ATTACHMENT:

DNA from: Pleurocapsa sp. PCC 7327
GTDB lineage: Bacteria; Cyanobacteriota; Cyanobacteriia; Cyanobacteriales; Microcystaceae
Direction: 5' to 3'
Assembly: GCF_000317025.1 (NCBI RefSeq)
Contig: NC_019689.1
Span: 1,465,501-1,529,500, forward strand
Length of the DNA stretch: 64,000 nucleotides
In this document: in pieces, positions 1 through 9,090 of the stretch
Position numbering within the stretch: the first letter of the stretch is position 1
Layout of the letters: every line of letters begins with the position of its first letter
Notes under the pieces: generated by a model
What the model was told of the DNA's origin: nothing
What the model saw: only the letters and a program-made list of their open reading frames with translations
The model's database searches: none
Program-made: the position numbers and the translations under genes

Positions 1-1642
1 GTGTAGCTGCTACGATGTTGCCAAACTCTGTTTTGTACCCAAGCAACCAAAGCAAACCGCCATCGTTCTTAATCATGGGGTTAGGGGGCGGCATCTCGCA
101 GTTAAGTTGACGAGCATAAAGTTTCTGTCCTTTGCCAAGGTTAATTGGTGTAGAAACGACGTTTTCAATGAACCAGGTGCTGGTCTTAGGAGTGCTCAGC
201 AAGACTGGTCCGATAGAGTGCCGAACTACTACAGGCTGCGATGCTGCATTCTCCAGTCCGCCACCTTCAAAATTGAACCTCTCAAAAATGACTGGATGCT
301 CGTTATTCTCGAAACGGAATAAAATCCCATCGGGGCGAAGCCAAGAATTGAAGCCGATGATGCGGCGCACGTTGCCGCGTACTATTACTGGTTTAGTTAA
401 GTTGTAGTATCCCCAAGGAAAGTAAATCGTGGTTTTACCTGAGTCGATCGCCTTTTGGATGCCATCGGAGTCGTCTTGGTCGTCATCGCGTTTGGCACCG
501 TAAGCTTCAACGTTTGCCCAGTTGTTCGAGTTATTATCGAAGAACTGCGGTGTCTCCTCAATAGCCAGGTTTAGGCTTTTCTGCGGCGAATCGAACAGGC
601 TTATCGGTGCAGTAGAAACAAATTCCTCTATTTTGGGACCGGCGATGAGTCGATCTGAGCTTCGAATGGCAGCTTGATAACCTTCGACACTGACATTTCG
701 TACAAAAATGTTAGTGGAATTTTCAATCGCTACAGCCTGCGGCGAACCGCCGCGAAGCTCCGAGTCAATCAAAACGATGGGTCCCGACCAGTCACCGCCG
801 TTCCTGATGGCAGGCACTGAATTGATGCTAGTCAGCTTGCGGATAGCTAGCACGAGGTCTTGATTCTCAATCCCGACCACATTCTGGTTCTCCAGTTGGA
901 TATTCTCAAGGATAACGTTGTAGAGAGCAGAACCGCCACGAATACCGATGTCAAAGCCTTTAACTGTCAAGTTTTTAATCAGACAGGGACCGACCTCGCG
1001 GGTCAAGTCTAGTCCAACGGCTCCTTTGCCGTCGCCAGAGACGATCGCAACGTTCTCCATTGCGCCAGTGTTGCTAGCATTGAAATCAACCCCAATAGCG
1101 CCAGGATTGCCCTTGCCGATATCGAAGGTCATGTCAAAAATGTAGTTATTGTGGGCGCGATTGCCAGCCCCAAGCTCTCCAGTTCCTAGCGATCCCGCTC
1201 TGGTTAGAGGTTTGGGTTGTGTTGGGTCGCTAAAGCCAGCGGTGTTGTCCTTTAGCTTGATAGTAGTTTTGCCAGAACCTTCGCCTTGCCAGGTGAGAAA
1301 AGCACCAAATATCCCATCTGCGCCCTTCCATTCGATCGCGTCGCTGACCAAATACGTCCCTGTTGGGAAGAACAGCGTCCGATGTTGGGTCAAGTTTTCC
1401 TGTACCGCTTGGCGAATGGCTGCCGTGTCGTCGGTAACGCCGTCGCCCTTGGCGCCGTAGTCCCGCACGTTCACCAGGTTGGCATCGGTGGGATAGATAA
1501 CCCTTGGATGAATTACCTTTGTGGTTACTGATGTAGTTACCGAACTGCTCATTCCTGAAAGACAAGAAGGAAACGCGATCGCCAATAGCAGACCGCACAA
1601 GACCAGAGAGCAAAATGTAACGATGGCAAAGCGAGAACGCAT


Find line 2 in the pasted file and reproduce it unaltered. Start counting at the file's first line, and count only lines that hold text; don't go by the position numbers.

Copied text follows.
GTDB lineage: Bacteria; Cyanobacteriota; Cyanobacteriia; Cyanobacteriales; Microcystaceae